Right Approach for Right-of-Ways

The right-of-way maintenance business is not for the faint of heart. It’s extremely low-bid-driven and equipment-intensive. Contracts can be lucrative, but are often somewhat fleeting. Needless to say, contractors like Todd Olerud are under quite a bit of stress.

But that’s just how it goes in the right-of-way maintenance business, Olerud says, so you have to learn how to live with it. Over the course of his 20-plus-year career, Olerud has definitely learned how.

“We have a lot of competition, so margins are pretty tight,” says Olerud, owner of New Age Tree Service in Spring Grove, MN. “Historically, many clients (rural utility co-ops) simply looked for the contractor that came in at the lowest hourly rate. But that’s starting to change, which is a good thing.”

Focus on improving production

Olerud started New Age Tree Service back in 1994 after racking up years of experience working for another right-of-way maintenance company. Olerud actually started out with a partner, but the partner backed away after just six months. Olerud continued, determined to see his vision through.

“One of the reasons I started my own company was because I had a lot of ideas for how to do this type of work more efficiently,” Olerud says. “This work is very labor-intensive (40% of sales), but was even more labor-intensive back when I first started out. I saw an opportunity to create a more mechanized operation that was focused on high production as opposed to maintaining a low hourly rate.”

Initially, this concept was anything but an easy sell. The rural utility co-ops looking to hire contractors such as Olerud were fixated on the lowest bidder. At that time, lowest bidder equated to whomever said they would perform the work at the lowest hourly rate. Thus, contractors with inferior machinery, personnel and operating systems often won bids.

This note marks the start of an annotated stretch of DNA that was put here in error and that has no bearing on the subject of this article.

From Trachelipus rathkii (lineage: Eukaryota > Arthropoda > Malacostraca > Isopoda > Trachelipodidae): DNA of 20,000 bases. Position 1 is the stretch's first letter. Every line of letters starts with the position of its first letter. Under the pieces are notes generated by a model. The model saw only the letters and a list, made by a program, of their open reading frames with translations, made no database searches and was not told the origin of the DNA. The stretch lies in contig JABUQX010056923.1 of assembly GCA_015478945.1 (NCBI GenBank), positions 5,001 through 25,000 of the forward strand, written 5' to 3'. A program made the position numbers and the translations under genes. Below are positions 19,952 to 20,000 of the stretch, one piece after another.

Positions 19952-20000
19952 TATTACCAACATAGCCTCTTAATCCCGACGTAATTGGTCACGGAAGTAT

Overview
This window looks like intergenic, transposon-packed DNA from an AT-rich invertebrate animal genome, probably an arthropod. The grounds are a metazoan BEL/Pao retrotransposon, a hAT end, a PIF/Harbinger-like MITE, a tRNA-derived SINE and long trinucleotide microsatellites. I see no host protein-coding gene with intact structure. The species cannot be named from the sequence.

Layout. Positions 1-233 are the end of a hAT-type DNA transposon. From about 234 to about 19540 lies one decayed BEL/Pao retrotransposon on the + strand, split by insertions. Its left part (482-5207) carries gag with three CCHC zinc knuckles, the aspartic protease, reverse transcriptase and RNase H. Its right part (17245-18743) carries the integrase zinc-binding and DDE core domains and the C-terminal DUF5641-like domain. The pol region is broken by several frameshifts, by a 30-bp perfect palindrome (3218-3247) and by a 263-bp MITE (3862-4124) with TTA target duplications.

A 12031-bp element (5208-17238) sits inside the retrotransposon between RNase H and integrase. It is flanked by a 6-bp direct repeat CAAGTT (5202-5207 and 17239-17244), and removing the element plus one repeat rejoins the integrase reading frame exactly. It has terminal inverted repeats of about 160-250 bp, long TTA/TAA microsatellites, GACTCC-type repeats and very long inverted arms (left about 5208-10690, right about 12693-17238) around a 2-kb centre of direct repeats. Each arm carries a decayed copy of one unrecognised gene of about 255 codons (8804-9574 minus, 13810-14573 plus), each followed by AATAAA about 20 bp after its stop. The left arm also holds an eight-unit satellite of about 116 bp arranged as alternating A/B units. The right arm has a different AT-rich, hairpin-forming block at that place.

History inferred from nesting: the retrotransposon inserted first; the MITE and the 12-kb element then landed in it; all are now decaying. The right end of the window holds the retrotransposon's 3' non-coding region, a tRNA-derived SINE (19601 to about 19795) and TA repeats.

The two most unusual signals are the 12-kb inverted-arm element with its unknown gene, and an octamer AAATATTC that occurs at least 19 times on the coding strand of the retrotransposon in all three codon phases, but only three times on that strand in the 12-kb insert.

“Years ago, the co-ops were happy with two guys and a bucket truck,” Olerud tells. But today, due to tighter budgets and a better understanding of long-term costs, co-ops are more interested in higher production and job quality. Some co-ops have even put full-time arborists on their own staffs to help ensure that contractors are completing the work like they’re supposed to.

“Many bids now are production-based,” Olerud points out. “Lump-sum bidding has also become quite common. For example, we might be asked how much we’ll charge to do an entire 110-mile-long substation, based on the co-op’s specs.”

This works to Olerud’s advantage. His fleet of bucket trucks, Terex track loaders and productivity-boosting attachments—together with his veteran staff of skilled employees—help put him in a good position come bid time.

Assembly-line approach

Olerud and his team have devised an assembly line-like approach to completing jobs.

  • Track loader with mowing attachment comes through (see photo)
  • Track loader with tree shear attachment removes danger trees, rotten trees and dead trees
  • Bucket truck comes through to trim remaining trees (see photo)
  • Track loader with grapple attachment moves all logs to the side and the lighter brush to the middle
  • Track loader with mowing attachment comes through once more to grind all of the brush stacked in the middle
  • Track utility vehicle comes through to spray herbicide (see photo)

Sounds easy? Well, it is—and it isn’t. This approach, Olerud says, has definitely led to an increase in productivity. But these jobs are big jobs, taking a long time to complete and often leading employees far from home.

“There’s a lot of variance from one job to the next, and a lot of that depends on how much neglect took place before we started our work,” Olerud points out. “Some projects are like tree trimming jobs, but others are almost like logging jobs. I guess it’s fair to say that most of these projects take six months or so.”